By Stephen Farrell and Nidal al-Mughrabi
RAFAH (Reuters) - On many days, Hamza Abu Shalhoub is the only person sitting inside the derelict VIP lounge of what used to be Gaza International Airport.
Hemmed in by Egyptian border posts to the south and Israeli watchtowers to the east, he makes a living by trying to trap and sell songbirds, using other caught birds as lures.
Goldfinches are the real prize, he says, because they still sing in captivity. He can make $30 (23.5 pounds) for a goldfinch in the market, but has only ever caught one, and usually makes do with lesser catches.
His older brother Shadi, 24, has had more luck, catching 12 goldfinch since he started a decade ago.
It's not much of a job, rising at dawn every day to spread their nets among the garbage-and-debris strewn former airport buildings. But with poverty rife and youth unemployment at 70 percent in Gaza, Shalhoub said he did not have much choice.
He left school seven years ago at the age of nine.
"When I was at school I dreamt of becoming a teacher, but my father took me out of school to help him earn money for the family," he said, sitting in winter clothes and warming himself in front of a pot of coffee on an open fire.
His favourite subjects were English and Arabic, he said.
"I want to go back to class, but there is no way now because I left school in Grade Four."
To snare the birds, the brothers tie a string to the leg of a captured goldfinch. They hope the sight of a bird on the ground will tempt wild birds to come down, thinking there are worms there to be eaten.
Once the birds land, they flip the nets onto them. They also place three recorders around the airfield, playing sounds of birds. They mostly catch smaller birds, which only fetch about $1.5 but still put food on the table.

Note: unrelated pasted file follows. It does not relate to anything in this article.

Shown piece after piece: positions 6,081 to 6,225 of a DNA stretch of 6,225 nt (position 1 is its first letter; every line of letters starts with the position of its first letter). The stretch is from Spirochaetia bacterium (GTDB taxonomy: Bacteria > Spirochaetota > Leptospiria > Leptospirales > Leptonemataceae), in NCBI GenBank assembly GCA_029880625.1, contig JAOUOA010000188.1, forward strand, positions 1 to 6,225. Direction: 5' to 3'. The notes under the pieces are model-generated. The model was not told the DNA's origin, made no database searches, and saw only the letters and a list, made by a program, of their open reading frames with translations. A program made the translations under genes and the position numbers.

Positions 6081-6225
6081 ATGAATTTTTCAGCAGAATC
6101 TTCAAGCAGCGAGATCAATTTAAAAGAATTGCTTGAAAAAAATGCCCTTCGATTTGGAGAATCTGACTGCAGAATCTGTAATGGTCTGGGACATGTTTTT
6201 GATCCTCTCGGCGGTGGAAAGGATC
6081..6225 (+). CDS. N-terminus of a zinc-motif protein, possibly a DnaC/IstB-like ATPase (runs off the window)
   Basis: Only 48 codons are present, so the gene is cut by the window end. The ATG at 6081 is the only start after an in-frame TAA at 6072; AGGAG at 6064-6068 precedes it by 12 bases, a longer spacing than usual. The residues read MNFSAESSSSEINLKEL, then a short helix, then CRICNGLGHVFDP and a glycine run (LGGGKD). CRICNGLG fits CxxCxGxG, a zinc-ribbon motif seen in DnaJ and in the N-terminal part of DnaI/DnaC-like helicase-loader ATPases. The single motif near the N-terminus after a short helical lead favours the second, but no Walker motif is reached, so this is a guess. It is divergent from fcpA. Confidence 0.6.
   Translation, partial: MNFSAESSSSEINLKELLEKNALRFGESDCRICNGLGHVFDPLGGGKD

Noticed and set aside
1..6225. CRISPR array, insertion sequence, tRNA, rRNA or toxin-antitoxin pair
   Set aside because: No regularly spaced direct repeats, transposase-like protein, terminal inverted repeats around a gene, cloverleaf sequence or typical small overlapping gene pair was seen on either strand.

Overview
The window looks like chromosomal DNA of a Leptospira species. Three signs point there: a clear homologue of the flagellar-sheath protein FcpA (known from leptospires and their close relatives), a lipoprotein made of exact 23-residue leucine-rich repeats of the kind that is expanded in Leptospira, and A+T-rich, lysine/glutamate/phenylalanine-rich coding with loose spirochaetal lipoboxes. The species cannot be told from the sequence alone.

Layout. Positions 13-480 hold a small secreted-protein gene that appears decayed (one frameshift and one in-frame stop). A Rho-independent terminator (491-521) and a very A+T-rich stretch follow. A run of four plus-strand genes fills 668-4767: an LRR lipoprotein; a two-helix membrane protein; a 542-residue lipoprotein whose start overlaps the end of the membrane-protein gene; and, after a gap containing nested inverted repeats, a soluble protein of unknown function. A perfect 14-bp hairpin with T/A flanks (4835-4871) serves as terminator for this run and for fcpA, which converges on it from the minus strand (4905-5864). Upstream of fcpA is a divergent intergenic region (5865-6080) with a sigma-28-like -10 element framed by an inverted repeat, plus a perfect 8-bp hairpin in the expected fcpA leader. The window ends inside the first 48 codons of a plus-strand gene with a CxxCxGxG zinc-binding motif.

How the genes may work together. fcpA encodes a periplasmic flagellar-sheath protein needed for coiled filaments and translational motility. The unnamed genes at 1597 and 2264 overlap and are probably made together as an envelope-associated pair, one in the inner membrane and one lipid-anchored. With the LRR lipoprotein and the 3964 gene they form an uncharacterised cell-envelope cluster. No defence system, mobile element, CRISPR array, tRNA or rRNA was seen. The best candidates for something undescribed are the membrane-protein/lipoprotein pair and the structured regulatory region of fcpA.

The brothers chosen hunting ground is itself a symbol of thwarted Palestinian hopes for sovereignty and economic independence, as the Palestinians' only direct link to the outside world that was not controlled by Israel or Egypt.
Former U.S. President Bill Clinton attended the opening ceremony on Dec. 14, 1998, and it was used for a short time by visiting dignitaries, including South Africa's former President Nelson Mandela.
But Israel destroyed its radar antenna and runway a few months after the Sept. 11, 2001 attacks on the United States. The Israeli government deemed it a security threat at the height of the second Palestinian uprising known as the Al-Aqsa Intifada.
Israel withdrew its settlers and soldiers from Gaza a few years later, in 2005, but maintains tight control of Gaza's land, air and sea borders, while Egypt controls access from the south.
Israel says the restrictions are to stop weapons entering the Strip and to isolate Hamas, the Islamist movement which has controlled Gaza’s two million population since 2007.
But the economic plight of the Strip has fuelled anger. A World Bank report in September said Gaza's economy was collapsing, citing "a combination of war, isolation, and internal division".
As the conflict grinds on, few now even remember that Gaza once had an airport. But Abu Shalhoub, although too young to remember it in operation, sits among the surviving fragments that are a daily reminder.
"I dreamt that the airport was rebuilt," he said during one break in hunting. "I have dreamt I was a passenger and I travelled in a plane."
"I also dreamt I was back in class."
(This story corrects paragraph 14 to remove erroneous reference to "early 2001".)
(Editing by Angus MacSwan)